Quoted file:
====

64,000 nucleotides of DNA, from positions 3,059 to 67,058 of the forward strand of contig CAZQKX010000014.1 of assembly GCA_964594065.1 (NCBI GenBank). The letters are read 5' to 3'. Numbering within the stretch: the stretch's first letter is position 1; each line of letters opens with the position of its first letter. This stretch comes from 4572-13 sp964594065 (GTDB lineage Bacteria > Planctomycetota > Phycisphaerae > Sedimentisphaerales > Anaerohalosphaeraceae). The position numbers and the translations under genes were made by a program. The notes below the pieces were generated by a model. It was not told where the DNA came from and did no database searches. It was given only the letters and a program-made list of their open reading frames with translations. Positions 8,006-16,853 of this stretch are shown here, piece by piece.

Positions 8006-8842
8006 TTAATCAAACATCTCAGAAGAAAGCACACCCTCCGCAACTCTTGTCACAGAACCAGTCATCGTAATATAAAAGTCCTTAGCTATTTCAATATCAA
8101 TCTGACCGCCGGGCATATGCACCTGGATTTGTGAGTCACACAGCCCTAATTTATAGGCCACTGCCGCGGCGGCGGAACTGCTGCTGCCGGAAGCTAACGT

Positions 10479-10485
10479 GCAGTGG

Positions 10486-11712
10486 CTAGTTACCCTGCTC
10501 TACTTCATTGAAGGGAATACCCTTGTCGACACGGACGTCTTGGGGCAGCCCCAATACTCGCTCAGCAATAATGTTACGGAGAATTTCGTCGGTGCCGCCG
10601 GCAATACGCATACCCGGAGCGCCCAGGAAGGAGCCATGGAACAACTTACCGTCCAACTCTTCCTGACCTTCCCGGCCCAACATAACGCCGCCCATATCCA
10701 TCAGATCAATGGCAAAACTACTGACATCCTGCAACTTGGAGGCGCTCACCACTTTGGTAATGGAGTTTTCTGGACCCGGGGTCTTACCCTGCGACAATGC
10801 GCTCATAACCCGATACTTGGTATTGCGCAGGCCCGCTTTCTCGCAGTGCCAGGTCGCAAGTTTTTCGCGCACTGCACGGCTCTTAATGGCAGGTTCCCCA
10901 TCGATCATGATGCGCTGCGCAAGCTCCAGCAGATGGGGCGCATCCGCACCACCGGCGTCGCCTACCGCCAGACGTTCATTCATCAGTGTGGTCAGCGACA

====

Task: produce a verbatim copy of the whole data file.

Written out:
64,000 nucleotides of DNA, from positions 3,059 to 67,058 of the forward strand of contig CAZQKX010000014.1 of assembly GCA_964594065.1 (NCBI GenBank). The letters are read 5' to 3'. Numbering within the stretch: the stretch's first letter is position 1; each line of letters opens with the position of its first letter. This stretch comes from 4572-13 sp964594065 (GTDB lineage Bacteria > Planctomycetota > Phycisphaerae > Sedimentisphaerales > Anaerohalosphaeraceae). The position numbers and the translations under genes were made by a program. The notes below the pieces were generated by a model. It was not told where the DNA came from and did no database searches. It was given only the letters and a program-made list of their open reading frames with translations. Positions 8,006-16,853 of this stretch are shown here, piece by piece.

Positions 8006-8842
8006 TTAATCAAACATCTCAGAAGAAAGCACACCCTCCGCAACTCTTGTCACAGAACCAGTCATCGTAATATAAAAGTCCTTAGCTATTTCAATATCAA
8101 TCTGACCGCCGGGCATATGCACCTGGATTTGTGAGTCACACAGCCCTAATTTATAGGCCACTGCCGCGGCGGCGGAACTGCTGCTGCCGGAAGCTAACGT

Positions 10479-10485
10479 GCAGTGG

Positions 10486-11712
10486 CTAGTTACCCTGCTC
10501 TACTTCATTGAAGGGAATACCCTTGTCGACACGGACGTCTTGGGGCAGCCCCAATACTCGCTCAGCAATAATGTTACGGAGAATTTCGTCGGTGCCGCCG
10601 GCAATACGCATACCCGGAGCGCCCAGGAAGGAGCCATGGAACAACTTACCGTCCAACTCTTCCTGACCTTCCCGGCCCAACATAACGCCGCCCATATCCA
10701 TCAGATCAATGGCAAAACTACTGACATCCTGCAACTTGGAGGCGCTCACCACTTTGGTAATGGAGTTTTCTGGACCCGGGGTCTTACCCTGCGACAATGC
10801 GCTCATAACCCGATACTTGGTATTGCGCAGGCCCGCTTTCTCGCAGTGCCAGGTCGCAAGTTTTTCGCGCACTGCACGGCTCTTAATGGCAGGTTCCCCA
10901 TCGATCATGATGCGCTGCGCAAGCTCCAGCAGATGGGGCGCATCCGCACCACCGGCGTCGCCTACCGCCAGACGTTCATTCATCAGTGTGGTCAGCGACA